House Majority Leader Steny Hoyer (D-MD) announced this week that the House will consider the Protecting the Right to Organize (PRO) Act (H.R. 842) the week of March 8. The bill would upend labor relations in the most significant transformation of American labor law since passage of the National Labor Relations Act in 1935.
Fast track to the House floor: The House Democratic leadership is invoking a new rule, which allows immediate floor action without committee consideration on any bills passed in the previous Congress.
Elimination of balance: The anti-worker, anti-employer provisions in the bill are numerous, including measures that would:
- Eliminate workers’ private ballots in many if not most union elections;
- Eliminate long-standing protections of neutral employers from being pulled into other employers' labor disputes;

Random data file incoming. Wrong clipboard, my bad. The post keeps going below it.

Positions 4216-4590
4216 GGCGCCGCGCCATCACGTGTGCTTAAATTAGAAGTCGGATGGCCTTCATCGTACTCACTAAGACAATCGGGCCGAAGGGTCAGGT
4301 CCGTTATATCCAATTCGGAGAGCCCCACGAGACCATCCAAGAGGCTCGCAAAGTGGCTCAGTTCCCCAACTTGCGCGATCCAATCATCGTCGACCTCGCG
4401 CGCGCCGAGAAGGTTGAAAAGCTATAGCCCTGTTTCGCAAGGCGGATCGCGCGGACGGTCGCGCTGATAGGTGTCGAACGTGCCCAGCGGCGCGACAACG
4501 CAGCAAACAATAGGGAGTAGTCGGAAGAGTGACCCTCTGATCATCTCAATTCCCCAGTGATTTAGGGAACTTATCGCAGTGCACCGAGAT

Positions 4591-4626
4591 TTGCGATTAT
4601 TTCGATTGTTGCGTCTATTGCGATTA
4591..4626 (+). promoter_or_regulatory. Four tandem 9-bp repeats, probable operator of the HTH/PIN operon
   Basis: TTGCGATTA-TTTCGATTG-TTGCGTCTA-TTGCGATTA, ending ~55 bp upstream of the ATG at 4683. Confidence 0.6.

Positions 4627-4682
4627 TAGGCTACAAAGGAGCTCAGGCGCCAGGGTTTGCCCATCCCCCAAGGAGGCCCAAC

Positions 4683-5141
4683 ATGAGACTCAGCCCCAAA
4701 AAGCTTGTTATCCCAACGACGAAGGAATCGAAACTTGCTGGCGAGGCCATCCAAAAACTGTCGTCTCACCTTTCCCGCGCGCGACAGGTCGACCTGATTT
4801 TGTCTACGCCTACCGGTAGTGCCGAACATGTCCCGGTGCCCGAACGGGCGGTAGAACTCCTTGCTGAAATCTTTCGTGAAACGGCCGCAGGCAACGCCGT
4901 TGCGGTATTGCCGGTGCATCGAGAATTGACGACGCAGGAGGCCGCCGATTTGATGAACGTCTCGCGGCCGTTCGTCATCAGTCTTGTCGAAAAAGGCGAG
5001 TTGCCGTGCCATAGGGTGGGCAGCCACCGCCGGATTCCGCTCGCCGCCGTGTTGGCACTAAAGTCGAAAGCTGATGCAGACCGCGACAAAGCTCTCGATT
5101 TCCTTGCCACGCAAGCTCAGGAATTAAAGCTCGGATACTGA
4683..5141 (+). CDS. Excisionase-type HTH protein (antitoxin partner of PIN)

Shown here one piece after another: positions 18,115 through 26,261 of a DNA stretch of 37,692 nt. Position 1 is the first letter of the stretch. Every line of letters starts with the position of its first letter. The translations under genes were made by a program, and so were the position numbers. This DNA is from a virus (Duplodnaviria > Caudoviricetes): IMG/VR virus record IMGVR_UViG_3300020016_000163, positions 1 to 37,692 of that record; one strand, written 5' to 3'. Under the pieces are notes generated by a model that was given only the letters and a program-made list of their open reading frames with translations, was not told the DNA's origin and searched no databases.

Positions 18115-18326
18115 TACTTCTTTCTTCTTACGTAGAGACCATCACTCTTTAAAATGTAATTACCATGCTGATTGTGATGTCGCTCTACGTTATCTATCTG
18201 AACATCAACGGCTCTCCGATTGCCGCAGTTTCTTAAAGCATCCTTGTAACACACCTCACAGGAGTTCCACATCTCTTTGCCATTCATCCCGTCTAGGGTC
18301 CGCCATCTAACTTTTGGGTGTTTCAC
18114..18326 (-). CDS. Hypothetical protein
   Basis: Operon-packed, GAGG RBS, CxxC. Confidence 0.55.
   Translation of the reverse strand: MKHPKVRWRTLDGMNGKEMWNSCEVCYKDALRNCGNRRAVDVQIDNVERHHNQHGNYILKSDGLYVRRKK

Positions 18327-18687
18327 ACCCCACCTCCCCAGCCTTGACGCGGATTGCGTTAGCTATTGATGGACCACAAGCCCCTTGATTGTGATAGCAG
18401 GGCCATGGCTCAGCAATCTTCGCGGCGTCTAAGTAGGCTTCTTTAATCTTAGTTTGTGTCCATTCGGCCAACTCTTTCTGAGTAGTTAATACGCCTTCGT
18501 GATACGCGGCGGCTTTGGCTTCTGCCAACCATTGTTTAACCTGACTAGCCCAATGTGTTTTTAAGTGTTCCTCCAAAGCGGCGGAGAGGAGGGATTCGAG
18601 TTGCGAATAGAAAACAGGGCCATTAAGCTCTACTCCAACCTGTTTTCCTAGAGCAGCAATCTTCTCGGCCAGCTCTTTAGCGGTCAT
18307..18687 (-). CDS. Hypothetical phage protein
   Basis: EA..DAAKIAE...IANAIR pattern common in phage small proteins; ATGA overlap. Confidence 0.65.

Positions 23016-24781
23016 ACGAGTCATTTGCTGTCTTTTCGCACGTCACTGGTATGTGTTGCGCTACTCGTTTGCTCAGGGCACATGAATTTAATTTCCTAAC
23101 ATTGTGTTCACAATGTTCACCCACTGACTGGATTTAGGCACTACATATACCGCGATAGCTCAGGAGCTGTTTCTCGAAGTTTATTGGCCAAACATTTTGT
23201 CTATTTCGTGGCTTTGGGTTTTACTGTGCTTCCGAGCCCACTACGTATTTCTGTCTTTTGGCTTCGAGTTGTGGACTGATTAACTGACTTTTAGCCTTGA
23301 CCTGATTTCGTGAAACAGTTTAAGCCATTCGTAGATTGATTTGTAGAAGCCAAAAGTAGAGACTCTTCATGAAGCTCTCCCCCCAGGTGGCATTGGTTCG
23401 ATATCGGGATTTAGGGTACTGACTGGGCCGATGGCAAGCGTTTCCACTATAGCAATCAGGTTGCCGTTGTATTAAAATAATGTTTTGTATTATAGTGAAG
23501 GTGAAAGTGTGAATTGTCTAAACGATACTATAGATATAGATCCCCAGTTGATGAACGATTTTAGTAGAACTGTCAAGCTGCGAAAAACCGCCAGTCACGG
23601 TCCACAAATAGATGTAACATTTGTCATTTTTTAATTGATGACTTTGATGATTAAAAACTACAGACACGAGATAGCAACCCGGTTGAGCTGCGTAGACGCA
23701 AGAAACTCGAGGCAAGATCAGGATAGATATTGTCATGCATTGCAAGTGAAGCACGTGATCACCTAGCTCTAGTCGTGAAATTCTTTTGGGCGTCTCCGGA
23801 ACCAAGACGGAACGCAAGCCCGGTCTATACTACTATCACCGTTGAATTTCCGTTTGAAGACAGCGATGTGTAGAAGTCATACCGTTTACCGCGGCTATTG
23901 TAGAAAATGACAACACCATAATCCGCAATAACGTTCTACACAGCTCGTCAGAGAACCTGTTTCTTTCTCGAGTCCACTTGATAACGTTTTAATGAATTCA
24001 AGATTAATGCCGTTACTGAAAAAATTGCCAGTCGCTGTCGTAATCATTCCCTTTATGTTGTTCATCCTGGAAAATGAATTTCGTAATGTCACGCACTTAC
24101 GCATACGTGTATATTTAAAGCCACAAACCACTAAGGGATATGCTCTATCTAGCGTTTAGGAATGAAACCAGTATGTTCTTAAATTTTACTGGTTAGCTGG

- Enable independent contractors to organize into unions;
- Minimize the employer’s role in determining how a union representation election is to be conducted among its employees; and
- Preempt state right to work laws.
For more information: Here is a brief on four of the bill’s most objectionable provisions.
Outlook: The bill passed in the previous Congress by 224 to 194, with five Republicans voting for the bill and seven Democrats voting against. Despite the narrower margin in the current House, Democratic leadership would only have scheduled the vote if they were certain of having the votes to pass it. Meanwhile, with the filibuster rule in place, the bill faces a nearly impossible road to getting the needed 60 votes to pass the Senate. Instead, the Biden administration, which strongly supports the PRO Act, will seek to implement its provisions through NLRB decisions and federal contractor requirements imposed by executive order.